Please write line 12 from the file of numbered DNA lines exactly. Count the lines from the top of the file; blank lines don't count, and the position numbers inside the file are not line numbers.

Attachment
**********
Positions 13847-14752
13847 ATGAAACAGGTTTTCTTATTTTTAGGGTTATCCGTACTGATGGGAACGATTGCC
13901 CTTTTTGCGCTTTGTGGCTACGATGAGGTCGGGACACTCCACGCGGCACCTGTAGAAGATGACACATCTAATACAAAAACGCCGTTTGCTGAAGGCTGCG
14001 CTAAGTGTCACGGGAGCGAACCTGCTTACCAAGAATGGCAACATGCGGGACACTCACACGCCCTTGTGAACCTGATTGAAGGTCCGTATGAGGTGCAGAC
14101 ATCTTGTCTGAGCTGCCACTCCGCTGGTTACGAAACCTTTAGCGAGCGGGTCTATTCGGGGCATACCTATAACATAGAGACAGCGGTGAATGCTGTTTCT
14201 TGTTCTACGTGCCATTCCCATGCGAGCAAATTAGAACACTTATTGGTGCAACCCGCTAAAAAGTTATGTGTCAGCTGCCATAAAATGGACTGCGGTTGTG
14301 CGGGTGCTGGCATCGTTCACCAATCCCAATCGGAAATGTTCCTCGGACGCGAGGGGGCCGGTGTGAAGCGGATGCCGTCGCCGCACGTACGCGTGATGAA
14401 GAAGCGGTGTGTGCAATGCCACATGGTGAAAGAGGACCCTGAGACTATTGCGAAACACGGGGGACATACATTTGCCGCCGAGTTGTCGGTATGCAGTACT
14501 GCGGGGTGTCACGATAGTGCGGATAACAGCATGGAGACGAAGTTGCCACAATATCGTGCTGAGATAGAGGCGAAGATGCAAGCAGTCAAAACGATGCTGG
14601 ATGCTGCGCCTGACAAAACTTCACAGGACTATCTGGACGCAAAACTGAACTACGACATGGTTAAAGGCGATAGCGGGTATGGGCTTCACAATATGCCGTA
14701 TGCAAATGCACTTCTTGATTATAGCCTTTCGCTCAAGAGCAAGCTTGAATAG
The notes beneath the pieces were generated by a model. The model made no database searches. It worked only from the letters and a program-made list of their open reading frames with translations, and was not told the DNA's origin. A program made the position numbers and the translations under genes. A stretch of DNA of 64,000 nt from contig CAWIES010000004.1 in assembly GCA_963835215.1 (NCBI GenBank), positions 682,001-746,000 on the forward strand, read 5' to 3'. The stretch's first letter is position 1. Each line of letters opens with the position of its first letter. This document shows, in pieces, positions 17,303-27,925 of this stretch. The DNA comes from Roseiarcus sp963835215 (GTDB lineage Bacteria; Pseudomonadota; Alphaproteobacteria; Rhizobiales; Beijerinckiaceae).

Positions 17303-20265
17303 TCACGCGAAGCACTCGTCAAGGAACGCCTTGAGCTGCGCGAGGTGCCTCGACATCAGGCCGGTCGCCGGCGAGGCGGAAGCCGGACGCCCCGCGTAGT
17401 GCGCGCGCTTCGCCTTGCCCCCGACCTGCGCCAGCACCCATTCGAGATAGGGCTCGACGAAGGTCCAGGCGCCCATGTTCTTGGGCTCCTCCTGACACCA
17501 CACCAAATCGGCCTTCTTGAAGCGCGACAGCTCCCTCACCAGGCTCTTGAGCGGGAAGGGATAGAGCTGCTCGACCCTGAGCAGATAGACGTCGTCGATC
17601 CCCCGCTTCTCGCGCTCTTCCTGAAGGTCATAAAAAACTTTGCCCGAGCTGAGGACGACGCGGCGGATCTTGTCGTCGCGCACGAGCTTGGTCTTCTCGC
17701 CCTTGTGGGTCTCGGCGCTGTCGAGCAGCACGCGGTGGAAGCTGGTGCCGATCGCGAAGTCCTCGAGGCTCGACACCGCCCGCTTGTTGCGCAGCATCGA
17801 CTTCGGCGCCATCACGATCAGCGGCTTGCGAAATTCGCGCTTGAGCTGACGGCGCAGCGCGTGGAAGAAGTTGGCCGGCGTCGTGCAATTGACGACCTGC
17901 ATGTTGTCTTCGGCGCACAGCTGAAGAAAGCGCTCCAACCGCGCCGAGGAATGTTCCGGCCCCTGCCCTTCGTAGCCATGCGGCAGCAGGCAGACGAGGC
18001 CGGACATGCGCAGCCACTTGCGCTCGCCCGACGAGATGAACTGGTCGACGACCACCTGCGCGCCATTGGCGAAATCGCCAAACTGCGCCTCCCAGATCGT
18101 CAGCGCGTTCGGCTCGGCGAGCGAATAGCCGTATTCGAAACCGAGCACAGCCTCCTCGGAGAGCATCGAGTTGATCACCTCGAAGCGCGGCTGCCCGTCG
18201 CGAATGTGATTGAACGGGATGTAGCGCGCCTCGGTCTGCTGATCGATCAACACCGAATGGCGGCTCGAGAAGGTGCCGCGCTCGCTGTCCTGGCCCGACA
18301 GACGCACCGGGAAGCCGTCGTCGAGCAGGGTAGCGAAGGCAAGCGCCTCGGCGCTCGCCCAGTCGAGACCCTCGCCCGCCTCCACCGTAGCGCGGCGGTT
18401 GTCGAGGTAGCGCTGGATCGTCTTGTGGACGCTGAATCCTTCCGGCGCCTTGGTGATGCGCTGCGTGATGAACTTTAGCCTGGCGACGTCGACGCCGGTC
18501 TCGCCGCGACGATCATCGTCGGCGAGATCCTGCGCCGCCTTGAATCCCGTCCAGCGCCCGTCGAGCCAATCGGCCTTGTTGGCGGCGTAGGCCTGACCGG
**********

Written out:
The notes beneath the pieces were generated by a model. The model made no database searches. It worked only from the letters and a program-made list of their open reading frames with translations, and was not told the DNA's origin. A program made the position numbers and the translations under genes. A stretch of DNA of 64,000 nt from contig CAWIES010000004.1 in assembly GCA_963835215.1 (NCBI GenBank), positions 682,001-746,000 on the forward strand, read 5' to 3'. The stretch's first letter is position 1. Each line of letters opens with the position of its first letter. This document shows, in pieces, positions 17,303-27,925 of this stretch. The DNA comes from Roseiarcus sp963835215 (GTDB lineage Bacteria; Pseudomonadota; Alphaproteobacteria; Rhizobiales; Beijerinckiaceae).